Interreligious Dialogue as Experiential Source of Theology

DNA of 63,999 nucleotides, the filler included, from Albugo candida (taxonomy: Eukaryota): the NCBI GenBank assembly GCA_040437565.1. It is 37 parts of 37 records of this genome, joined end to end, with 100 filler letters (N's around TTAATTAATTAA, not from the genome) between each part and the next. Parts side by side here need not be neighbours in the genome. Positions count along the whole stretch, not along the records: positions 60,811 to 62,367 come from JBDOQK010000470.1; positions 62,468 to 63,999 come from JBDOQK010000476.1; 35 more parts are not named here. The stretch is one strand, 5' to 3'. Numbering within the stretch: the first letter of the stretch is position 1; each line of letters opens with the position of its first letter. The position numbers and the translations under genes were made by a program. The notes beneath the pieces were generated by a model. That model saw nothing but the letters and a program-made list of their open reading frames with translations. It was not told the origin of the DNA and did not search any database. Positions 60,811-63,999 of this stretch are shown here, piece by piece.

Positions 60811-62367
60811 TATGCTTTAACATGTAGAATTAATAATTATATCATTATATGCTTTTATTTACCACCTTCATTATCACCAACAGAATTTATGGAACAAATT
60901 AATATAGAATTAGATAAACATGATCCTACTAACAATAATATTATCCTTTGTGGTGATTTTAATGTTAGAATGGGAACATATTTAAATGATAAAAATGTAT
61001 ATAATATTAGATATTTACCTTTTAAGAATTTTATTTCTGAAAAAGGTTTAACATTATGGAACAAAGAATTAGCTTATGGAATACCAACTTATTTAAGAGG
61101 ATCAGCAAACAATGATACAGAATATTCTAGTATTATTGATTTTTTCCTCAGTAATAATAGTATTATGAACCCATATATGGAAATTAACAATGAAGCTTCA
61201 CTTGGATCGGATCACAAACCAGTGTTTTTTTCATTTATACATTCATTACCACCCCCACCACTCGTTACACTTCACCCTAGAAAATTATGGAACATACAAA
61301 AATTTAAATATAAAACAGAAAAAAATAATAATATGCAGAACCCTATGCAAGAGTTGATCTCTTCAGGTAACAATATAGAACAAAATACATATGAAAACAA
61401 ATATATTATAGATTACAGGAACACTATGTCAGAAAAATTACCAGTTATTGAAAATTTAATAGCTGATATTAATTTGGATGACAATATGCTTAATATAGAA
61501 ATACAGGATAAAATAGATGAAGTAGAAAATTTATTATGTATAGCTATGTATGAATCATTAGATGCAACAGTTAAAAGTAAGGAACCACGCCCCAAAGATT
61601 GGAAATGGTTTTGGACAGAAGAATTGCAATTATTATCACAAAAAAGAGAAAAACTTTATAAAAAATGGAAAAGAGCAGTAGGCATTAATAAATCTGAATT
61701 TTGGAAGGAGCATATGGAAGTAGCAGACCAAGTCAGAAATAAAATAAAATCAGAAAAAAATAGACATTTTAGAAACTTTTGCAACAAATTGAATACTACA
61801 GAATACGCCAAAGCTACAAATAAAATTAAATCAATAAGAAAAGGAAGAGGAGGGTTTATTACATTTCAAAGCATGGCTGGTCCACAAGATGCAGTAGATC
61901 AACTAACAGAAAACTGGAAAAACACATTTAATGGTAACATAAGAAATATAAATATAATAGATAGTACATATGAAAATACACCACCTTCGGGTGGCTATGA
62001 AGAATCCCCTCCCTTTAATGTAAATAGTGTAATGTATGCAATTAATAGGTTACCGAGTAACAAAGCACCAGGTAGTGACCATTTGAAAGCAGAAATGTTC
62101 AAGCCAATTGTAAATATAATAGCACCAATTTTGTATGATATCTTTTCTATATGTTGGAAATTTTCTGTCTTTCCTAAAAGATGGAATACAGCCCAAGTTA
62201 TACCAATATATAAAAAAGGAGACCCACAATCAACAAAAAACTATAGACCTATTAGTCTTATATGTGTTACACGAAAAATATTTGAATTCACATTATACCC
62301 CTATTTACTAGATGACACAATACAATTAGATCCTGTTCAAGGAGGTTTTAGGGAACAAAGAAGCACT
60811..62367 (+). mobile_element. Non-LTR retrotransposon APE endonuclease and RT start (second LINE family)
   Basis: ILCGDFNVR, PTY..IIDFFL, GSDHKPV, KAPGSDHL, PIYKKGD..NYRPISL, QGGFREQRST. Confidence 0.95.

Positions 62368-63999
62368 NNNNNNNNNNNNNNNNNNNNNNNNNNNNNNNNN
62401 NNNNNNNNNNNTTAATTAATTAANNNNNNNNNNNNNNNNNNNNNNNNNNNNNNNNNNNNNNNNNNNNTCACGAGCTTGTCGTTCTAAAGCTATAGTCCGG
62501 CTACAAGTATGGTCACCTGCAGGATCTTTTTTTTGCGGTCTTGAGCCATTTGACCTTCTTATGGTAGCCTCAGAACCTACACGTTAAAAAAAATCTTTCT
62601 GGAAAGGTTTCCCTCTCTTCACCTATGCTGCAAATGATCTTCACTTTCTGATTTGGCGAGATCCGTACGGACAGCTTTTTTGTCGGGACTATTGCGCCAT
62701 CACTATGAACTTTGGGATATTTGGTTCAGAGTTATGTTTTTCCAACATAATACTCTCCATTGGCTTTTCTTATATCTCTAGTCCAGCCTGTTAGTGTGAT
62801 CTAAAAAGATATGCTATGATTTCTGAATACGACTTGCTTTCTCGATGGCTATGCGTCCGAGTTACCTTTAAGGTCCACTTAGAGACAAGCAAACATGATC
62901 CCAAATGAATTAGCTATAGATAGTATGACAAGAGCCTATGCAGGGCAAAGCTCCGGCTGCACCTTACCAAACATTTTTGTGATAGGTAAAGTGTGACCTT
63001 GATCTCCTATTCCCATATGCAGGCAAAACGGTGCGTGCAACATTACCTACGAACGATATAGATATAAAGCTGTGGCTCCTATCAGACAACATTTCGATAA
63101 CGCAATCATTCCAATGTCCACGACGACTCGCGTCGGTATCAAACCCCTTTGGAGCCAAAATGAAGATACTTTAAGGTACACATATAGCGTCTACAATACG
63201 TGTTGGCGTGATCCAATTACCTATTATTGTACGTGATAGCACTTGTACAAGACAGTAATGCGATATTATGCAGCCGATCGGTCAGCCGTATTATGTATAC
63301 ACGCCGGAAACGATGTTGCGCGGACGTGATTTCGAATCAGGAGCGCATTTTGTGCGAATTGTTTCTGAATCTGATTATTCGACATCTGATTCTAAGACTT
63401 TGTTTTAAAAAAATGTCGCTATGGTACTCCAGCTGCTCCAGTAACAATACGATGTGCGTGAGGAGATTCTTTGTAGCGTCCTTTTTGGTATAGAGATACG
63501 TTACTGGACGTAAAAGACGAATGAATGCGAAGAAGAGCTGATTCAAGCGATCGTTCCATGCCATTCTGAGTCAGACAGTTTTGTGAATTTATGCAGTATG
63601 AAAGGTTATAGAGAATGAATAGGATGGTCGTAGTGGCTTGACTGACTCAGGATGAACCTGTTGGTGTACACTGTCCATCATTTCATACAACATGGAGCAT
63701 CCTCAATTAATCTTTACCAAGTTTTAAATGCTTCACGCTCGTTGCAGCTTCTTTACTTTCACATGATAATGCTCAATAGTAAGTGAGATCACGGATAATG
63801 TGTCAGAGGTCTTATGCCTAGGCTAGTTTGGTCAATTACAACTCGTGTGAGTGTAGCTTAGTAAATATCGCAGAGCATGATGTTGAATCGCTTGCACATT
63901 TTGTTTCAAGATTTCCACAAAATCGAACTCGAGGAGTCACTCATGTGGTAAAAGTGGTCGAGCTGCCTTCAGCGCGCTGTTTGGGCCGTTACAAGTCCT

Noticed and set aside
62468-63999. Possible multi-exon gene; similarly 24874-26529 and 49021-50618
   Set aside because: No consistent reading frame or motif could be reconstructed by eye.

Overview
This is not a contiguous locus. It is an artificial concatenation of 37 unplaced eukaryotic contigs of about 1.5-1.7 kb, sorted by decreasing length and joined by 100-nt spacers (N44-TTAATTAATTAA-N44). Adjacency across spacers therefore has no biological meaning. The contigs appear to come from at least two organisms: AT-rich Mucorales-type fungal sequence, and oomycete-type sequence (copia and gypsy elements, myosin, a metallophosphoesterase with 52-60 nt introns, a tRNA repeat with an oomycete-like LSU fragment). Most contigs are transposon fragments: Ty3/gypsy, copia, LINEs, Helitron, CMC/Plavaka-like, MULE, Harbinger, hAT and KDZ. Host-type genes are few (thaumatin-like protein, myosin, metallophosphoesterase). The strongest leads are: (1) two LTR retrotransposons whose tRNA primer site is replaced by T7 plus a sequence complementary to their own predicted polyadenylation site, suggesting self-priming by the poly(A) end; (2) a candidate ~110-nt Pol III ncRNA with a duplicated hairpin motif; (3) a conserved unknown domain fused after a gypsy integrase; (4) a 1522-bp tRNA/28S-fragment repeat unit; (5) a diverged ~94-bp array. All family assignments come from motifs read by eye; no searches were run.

Taking its lead from the biblical account of Jesus’s response to the Canaanite woman (Matt. 15: 21–8), this chapter argues that Jesus’ own concept of God’s relation to humanity shifted as a result of his encounter with someone of another religion, and that this narrative can be invoked to argue that the experience of interreligious dialogue should (and does) inform the development of Christian doctrine. First, the author applies a comparative theological understanding of rasa in Hindu traditions to the forms of dialogue identified named in Dialogue and Proclamation, with a view to analyzing how affective states arise in the presence of religious others. Second, she suggests that, because sensory and affective experiences carry meaning, discernment of doctrine is already happening when Christians encounter other faiths.
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